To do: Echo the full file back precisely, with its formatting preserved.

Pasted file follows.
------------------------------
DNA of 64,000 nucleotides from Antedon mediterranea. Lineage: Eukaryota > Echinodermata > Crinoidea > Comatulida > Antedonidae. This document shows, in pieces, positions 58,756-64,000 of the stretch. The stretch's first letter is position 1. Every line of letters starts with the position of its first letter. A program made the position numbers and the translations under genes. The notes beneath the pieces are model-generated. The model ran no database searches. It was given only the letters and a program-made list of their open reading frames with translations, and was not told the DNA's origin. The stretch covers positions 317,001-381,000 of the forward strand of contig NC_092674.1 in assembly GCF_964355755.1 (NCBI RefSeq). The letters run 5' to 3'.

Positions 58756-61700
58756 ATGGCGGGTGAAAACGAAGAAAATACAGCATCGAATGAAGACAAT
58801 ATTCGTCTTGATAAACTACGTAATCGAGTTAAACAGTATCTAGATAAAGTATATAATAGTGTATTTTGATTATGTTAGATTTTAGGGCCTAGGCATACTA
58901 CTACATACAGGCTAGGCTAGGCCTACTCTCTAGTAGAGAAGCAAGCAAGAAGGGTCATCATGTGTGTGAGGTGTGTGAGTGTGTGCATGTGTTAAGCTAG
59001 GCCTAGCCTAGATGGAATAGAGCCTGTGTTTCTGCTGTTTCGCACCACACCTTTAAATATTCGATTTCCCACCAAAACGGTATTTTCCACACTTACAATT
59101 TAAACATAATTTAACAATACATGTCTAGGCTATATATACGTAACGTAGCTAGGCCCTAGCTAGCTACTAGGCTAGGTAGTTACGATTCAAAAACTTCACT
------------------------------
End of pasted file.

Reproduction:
DNA of 64,000 nucleotides from Antedon mediterranea. Lineage: Eukaryota > Echinodermata > Crinoidea > Comatulida > Antedonidae. This document shows, in pieces, positions 58,756-64,000 of the stretch. The stretch's first letter is position 1. Every line of letters starts with the position of its first letter. A program made the position numbers and the translations under genes. The notes beneath the pieces are model-generated. The model ran no database searches. It was given only the letters and a program-made list of their open reading frames with translations, and was not told the DNA's origin. The stretch covers positions 317,001-381,000 of the forward strand of contig NC_092674.1 in assembly GCF_964355755.1 (NCBI RefSeq). The letters run 5' to 3'.

Positions 58756-61700
58756 ATGGCGGGTGAAAACGAAGAAAATACAGCATCGAATGAAGACAAT
58801 ATTCGTCTTGATAAACTACGTAATCGAGTTAAACAGTATCTAGATAAAGTATATAATAGTGTATTTTGATTATGTTAGATTTTAGGGCCTAGGCATACTA
58901 CTACATACAGGCTAGGCTAGGCCTACTCTCTAGTAGAGAAGCAAGCAAGAAGGGTCATCATGTGTGTGAGGTGTGTGAGTGTGTGCATGTGTTAAGCTAG
59001 GCCTAGCCTAGATGGAATAGAGCCTGTGTTTCTGCTGTTTCGCACCACACCTTTAAATATTCGATTTCCCACCAAAACGGTATTTTCCACACTTACAATT
59101 TAAACATAATTTAACAATACATGTCTAGGCTATATATACGTAACGTAGCTAGGCCCTAGCTAGCTACTAGGCTAGGTAGTTACGATTCAAAAACTTCACT